While the msmdsrv.exe process can consume a lot of memory between the storage engine cache and formula cache, we need to be super careful to ALSO leave space for the FileSystemCache which appears as the “Standby” are within resource manager.

Its perfectly possible that SSAS has enough memory, but the FileSystemCache is starved of memory so any large queries will go to physical disk rather than to the cache which is “considerably” slower.

The screenshot below shows a Server with lots of memory after a load test of 100,000 queries. Note the FilesystemCache is > than the msmdsrv.exe memory!


You may find that SSAS has plenty of memory free but your server still has zero bytes free due to a massive “Standby” cache. You have two options:

a) Add more memory

b) Limit the FileSystemCache by using the LimitSystemFileCacheSizeMB setting in the ini file.

If you limit the cache be aware that IOPS from the FileSystemCache are super fast compared to disk, so you may get a performance hit.


Two lessons for me

1. Don't just use the commit size for the msmdsrv.exe when looking at memory usage for analysis services.

2. Maybe for cache warming we should look to warm up the FileSystemCache first. This would be considerably faster if we could leverage large block sizes and sequential IO rather than the small random IO that the SSAS storage engine does. Hmmm going to think about how to do this now…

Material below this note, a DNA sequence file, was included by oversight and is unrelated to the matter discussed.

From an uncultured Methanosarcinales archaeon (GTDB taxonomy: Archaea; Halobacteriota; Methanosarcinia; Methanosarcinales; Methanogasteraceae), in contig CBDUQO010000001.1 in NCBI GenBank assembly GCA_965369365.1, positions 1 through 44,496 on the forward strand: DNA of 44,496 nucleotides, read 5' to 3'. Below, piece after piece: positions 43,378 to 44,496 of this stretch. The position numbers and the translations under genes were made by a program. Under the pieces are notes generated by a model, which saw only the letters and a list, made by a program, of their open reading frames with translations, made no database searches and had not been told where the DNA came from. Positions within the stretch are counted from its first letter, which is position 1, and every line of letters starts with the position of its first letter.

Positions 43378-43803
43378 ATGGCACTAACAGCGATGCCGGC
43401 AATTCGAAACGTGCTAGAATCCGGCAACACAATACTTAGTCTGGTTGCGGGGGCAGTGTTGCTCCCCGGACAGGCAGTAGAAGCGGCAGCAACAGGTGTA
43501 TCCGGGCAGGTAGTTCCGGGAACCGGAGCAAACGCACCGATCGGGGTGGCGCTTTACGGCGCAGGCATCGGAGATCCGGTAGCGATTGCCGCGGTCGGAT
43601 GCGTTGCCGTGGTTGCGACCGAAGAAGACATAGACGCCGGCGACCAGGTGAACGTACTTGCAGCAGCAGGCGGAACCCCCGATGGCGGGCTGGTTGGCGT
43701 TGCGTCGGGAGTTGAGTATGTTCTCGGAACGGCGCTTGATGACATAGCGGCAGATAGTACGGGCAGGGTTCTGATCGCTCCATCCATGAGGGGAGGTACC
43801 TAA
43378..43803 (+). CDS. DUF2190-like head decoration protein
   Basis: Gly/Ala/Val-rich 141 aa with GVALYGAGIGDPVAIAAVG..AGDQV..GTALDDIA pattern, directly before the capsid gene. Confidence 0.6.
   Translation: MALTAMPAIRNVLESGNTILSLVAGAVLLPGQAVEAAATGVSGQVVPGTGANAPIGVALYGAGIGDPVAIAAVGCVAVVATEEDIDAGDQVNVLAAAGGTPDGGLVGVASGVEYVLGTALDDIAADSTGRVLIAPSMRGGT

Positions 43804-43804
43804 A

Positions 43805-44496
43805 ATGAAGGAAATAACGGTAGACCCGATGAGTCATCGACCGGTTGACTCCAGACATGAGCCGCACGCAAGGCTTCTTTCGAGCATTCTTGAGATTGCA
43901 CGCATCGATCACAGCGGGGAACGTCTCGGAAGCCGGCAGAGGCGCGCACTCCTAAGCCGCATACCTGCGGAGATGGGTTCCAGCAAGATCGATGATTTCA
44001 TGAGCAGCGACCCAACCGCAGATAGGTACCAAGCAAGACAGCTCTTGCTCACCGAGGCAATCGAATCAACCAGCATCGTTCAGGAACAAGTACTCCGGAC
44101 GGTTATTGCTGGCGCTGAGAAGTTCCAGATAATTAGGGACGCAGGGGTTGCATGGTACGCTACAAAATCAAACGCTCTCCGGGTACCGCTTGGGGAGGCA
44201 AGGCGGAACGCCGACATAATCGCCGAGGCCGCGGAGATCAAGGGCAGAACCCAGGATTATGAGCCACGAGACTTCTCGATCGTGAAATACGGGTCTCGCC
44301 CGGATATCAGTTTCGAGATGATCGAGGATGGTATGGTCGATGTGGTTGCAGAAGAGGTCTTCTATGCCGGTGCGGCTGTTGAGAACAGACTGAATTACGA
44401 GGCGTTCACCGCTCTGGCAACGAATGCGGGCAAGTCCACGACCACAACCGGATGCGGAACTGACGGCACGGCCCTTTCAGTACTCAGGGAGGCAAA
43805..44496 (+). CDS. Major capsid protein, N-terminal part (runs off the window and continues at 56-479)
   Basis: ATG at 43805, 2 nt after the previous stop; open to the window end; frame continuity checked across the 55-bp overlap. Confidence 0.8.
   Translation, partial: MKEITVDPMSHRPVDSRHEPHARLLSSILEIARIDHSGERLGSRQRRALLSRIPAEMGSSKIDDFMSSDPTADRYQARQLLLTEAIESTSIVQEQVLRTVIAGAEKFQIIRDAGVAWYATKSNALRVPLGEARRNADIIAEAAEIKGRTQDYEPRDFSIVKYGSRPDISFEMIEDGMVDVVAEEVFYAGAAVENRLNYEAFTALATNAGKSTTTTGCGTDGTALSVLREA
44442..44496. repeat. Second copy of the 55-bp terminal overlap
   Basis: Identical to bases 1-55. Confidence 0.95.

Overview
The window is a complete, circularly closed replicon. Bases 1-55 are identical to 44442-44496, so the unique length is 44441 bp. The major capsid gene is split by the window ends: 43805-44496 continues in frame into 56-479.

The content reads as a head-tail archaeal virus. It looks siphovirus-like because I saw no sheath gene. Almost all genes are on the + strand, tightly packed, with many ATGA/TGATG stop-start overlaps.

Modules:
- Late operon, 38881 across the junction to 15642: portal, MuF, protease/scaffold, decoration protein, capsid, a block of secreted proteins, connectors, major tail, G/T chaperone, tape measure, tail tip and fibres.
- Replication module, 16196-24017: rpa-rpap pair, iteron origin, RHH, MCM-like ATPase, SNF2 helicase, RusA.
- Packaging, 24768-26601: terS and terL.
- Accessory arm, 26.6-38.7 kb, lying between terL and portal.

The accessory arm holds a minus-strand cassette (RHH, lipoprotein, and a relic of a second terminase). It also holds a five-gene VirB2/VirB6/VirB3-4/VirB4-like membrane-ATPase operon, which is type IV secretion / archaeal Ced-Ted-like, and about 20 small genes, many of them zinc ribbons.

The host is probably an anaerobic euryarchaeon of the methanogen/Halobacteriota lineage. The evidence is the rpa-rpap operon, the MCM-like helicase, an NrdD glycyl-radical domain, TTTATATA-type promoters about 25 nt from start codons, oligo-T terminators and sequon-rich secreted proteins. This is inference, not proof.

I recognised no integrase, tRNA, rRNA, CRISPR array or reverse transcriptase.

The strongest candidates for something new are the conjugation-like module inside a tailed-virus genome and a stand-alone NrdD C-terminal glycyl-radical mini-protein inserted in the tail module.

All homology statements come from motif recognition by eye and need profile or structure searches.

Thanks to everyone who made it to my session at SqlBits. I’m hanging around the event so feel free to ping my on twitter (@bob_duffy) if you want to chat about Cube Processing over a beet at the event. I love discussing the challenges of cube processing and swapping notes on how to optimise !!

Attached is a copy of my slides

A few people wanted a copy of the Test Harness too. The test harness does the following:

- runs XMLA command to start trace

- run logman to start performance counters

- run XMLA to process cube

- stop performance counters

Quite a selection of speaking events coming up and an ambitious selection of mostly new content this year.

Belfast SQL User Group - Thurs 26th Feb.

  • When Good SQL Design Goes Bad
  • Optimising Reporting Services Performance

sqlBits, Excel London Exhibition Centre – 4th to 7th March

Friday 11:00 – 12:00 When Good SQL Design Goes Bad

Saturday 11:15 – 13:15 Scaling the DVD Store from 100 to a million TPM

Saturday  16:00 – 17:00 The European Economic Crisis And the Euro – A Data Tale

SQL Saturday Exeter. 24th –25th April, 2015

Friday Pre con Optimising Reporting Services for MDX Data Sources

Saturday 16:20 When Good SQL Design Goes Bad

Note sure if I will be selected, but I have submitted for SQL Saturday Edinburgh (BI Edition)  on June 13th. Edinburgh’s a city close to my heart with my college years spent there and Sandra living out there now.